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Schubert’s Brief Candle, Burning Bright

11.10.09
Inon Barnatan
The New York Times

By Steve Smith

In nearly any consideration of the truly great works that Schubert produced in 1828, the year of his death at 31, worshipful awe and breathless hyperbole go hand in hand. The awe is understandable: it is hard to fathom that pieces like the last three Piano Sonatas, the String Quintet in C and the song collection “Schwanengesang,” among others, were created in so brief a time and by a composer who probably knew he was terminally ill. The hyperbole can be less fortunate: how does a mere mortal form a personal relationship with art so invariably beatified?

Schubert Ascending, a three-concert sampling of Schubert’s 1828 output assembled by the pianist Inon Barnatan, deals in both dimensions. The series, previously presented in Amsterdam and Mexico City, opened at Alice Tully Hall on Friday night, presented by the Chamber Music Society of Lincoln Center. With the music — here, the Piano Sonata in C minor (D. 958); the Fantasy in F minor for piano, four-hands (D. 940); and the String Quintet in C (D. 956) — came the usual program-note superlatives.

No question, this is extraordinary art, and being confronted with so much of it at once is both uplifting and humbling. Moreover, the 30-year-old Mr. Barnatan’s youth, you realized, watching him at work in the sonata, mirrored Schubert’s own when he created these pieces.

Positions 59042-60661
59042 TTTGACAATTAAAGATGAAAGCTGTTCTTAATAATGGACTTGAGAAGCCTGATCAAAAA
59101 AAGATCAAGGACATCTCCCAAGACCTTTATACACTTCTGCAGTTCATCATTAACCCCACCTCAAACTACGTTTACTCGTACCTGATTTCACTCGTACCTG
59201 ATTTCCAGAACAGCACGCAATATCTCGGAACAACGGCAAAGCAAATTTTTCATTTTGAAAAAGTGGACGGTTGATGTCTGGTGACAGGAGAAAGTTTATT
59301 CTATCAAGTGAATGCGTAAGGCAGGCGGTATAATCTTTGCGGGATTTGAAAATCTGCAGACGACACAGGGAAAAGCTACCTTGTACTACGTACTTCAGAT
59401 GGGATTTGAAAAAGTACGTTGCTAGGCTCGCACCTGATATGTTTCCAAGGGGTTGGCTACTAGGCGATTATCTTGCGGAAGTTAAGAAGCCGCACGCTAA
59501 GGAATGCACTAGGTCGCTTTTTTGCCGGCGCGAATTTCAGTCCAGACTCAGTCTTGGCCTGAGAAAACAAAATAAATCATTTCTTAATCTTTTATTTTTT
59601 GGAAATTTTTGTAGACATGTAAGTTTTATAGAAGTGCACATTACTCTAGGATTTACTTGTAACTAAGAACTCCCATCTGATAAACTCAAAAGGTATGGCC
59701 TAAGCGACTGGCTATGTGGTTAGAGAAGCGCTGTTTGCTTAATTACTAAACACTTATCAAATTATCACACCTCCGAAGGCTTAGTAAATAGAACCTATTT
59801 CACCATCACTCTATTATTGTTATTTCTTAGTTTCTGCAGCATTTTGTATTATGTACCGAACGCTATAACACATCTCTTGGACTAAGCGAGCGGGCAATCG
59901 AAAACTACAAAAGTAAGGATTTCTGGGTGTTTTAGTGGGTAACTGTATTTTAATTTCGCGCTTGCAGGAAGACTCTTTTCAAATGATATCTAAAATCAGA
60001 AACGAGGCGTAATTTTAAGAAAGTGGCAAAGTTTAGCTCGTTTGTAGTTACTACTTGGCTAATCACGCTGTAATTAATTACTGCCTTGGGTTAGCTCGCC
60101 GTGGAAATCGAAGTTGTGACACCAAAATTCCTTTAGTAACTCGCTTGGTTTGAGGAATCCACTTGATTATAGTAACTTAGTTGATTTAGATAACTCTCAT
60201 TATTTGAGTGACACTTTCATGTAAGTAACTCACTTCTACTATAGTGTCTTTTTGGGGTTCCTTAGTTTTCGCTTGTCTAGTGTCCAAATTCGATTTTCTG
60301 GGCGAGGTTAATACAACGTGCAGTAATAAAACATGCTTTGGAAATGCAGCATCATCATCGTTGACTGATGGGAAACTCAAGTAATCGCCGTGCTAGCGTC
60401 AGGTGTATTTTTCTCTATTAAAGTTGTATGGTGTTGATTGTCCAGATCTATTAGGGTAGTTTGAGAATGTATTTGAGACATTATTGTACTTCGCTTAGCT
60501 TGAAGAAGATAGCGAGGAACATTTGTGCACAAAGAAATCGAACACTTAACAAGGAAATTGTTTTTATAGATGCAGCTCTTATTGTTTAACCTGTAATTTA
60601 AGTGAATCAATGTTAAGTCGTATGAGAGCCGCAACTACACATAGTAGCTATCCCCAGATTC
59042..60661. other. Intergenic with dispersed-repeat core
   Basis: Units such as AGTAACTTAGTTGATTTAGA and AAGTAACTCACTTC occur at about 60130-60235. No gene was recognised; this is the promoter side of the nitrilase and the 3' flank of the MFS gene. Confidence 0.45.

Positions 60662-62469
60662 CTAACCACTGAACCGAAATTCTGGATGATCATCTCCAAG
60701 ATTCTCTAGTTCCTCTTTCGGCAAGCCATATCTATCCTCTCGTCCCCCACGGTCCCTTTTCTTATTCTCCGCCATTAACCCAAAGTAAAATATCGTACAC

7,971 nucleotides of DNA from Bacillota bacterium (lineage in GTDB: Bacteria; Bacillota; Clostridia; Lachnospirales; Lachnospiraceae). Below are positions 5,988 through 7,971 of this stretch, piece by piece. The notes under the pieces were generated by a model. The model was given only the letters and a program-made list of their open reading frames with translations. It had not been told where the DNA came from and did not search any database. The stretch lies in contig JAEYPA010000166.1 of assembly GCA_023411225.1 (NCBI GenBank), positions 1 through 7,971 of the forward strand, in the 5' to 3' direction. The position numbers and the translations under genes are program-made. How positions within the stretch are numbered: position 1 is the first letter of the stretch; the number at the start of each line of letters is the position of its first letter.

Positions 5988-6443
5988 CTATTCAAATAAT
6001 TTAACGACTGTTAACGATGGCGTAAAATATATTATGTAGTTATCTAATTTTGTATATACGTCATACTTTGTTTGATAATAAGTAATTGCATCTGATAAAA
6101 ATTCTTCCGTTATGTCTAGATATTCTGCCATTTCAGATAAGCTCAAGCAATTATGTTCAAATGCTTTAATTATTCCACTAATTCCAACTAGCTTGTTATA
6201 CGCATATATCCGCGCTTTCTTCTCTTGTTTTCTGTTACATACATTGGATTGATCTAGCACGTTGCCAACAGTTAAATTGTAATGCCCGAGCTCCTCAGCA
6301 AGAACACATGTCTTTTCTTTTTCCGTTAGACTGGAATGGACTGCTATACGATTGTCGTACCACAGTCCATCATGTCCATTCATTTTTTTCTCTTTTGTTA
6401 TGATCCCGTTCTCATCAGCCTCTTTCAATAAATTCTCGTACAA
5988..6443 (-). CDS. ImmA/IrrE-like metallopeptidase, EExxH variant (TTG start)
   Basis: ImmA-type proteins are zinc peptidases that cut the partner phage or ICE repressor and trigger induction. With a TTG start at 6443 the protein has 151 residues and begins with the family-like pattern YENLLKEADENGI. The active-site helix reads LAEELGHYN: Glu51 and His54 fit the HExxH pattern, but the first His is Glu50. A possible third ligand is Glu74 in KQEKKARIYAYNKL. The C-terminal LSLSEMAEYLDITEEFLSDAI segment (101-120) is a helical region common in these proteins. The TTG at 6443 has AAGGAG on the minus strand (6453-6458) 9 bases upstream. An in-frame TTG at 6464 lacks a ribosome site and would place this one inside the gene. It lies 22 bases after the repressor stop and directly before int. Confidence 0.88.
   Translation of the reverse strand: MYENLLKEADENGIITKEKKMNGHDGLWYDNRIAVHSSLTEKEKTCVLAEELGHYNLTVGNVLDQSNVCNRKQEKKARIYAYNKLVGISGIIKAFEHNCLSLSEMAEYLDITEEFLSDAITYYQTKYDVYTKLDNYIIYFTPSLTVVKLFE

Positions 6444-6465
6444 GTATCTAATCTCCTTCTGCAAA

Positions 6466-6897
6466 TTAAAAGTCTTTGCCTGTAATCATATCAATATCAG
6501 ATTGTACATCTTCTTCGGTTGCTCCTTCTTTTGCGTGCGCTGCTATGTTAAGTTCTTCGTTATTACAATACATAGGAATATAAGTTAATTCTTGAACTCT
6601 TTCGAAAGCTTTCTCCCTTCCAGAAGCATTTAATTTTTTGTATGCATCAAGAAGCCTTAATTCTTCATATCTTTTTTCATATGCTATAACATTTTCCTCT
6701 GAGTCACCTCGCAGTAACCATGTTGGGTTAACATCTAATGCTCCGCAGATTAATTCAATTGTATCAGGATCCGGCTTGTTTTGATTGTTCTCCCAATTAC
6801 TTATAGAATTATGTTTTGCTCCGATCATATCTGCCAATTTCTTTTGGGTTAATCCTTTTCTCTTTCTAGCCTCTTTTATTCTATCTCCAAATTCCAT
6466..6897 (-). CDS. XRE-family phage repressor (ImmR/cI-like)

Mr. Barnatan’s feel for Schubert was immediately evident in the stormy ascent and gentle cascading fall of the sonata’s opening bars. Schubert’s writing struck a balance between Mozart’s amiability and Beethoven’s heaven-storming quest for transcendence. Mr. Barnatan gave full measure to both impulses, contrasting a firm hand in turbulent flights with a tender touch and ruminative flexibility in more wistful passages.

Working in a genre chiefly meant to charm private social gatherings, Schubert still managed to convey in the four-hand fantasy a sense of time passing too quickly, not least in the urgent, fidgeting scherzo that precedes the eventual return of the opening theme. Mr. Barnatan, at the low end of the keyboard, provided a firm foundation for the cheery flights and wistful contemplations of his partner, Orion Weiss.

In its combination of otherworldly ache, hardy sinew and abundant charm, Schubert’s String Quintet warrants extravagant encomiums. A performance by the Borromeo String Quartet and the cellist Nicolas Altstaedt was almost ideal in matters of pacing, balance and spirit. But intonation was noticeably awry, and for Mr. Altstaedt in particular, passion often lapsed into brusqueness.